Is it true that the majority of national flags are made up of the colors blue, red, and white? Are these colors over-represented, especially in European flags? Are there more Red-White-Blue Flags?
Every national flag is supposed to fulfill certain tasks today. It should preserve traditions, create an identity, and connect the people of a nation with one another. We can’t think of a national flag that doesn’t contain one of the three colors: blue, red, and white, so, are there more red-white-blue flags? However, the combination of all three colors is much rarer to find in any other scenario.
You have to look at three different groups historically in order to understand the relationships between the colors. The Netherlands’ flag, which originated back in the 16th century, is one of the oldest national flags that is in use until today. It originated from the Nassau colors white and blue and initially from orange, the color of the Orange people. Orange later became red because it is easier to see at sea. The national flag of France also belongs to this group. The French tricolor was created in 1794 from the Parisian colors blue and red and the white of the flag of the monarchy.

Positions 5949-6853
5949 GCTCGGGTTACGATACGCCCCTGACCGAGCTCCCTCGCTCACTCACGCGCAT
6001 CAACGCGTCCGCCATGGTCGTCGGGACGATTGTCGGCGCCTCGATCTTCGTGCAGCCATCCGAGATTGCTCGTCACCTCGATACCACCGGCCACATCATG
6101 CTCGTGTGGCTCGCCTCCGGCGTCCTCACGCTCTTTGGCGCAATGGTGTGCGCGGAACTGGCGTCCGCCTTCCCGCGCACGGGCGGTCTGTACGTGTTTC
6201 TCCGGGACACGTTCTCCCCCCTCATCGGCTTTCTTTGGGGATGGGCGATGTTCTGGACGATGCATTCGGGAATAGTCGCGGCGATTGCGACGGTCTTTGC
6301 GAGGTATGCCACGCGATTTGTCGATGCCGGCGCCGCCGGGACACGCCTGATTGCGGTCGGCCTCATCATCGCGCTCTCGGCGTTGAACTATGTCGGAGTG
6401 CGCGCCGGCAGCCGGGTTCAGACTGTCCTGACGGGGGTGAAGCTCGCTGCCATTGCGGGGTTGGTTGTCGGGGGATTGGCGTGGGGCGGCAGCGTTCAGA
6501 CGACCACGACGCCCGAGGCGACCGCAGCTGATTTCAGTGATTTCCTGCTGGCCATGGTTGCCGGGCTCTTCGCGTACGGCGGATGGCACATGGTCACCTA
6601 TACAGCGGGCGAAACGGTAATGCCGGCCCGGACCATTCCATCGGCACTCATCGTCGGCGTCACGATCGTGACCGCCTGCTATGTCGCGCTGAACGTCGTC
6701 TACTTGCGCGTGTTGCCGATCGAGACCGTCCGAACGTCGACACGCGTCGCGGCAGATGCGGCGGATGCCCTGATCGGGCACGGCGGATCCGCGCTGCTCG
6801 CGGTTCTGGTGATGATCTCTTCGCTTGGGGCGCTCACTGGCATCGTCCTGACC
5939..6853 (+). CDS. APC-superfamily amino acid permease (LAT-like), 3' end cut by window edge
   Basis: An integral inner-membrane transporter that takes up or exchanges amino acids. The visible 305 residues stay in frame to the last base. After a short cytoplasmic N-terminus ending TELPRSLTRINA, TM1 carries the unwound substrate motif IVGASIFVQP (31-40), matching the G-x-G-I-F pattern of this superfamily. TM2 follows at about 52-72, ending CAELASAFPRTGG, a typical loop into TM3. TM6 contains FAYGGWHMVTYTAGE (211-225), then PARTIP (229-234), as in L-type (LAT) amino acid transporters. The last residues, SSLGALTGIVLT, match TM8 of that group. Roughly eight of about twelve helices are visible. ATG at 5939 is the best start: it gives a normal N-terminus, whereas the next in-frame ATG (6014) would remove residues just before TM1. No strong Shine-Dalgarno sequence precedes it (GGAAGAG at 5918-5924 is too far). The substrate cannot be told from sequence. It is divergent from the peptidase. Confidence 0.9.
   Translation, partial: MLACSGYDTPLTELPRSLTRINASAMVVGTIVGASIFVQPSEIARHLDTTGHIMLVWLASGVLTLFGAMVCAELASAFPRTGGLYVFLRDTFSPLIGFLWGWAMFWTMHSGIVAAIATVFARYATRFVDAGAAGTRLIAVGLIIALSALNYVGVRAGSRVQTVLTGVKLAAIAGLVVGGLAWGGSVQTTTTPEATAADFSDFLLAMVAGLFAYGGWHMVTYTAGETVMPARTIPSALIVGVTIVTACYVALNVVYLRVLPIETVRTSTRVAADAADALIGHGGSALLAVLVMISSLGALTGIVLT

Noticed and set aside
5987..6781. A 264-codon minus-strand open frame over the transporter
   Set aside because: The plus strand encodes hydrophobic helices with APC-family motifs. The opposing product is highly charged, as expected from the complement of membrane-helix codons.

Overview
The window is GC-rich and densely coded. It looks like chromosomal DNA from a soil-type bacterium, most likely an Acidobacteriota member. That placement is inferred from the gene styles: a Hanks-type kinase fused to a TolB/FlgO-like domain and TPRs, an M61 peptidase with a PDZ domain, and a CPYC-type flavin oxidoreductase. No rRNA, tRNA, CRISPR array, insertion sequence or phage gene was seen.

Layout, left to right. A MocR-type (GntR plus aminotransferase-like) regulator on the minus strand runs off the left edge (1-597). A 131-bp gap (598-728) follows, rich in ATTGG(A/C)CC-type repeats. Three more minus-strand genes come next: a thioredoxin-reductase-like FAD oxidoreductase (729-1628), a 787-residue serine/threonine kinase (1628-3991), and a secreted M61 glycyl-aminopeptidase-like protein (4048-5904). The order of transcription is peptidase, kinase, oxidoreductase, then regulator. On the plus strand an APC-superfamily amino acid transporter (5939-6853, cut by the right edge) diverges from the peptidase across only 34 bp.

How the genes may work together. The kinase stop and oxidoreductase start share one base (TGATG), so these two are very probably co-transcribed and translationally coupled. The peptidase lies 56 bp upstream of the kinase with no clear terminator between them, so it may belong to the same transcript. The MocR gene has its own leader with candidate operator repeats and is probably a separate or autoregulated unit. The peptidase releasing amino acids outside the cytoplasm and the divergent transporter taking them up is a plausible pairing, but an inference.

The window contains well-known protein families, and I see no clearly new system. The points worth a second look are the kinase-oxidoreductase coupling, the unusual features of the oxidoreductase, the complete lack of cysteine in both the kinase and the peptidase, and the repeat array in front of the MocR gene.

The second group includes the flags of the Pan-Slavic countries. These have their origin in the Russian flag and, in turn, in the flag of the Netherlands. According to legends, The Russian Tsar-Peter the Great, adopted the colors of the national flag of the Netherlands for his country. It was in a different order though – white, blue, and red. Most of the Pan-Slavic national flags are said to have originated from this like Czech Republic, Slovakia, Slovenia, Croatia, Serbia, etc.
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The third group is the flag of Great Britain. The so-called Union Jack was created in 1801 from the English, Scottish, and Irish flags so that all three colors can also be found here, though in crosses.
List of countries with red-white-blue flags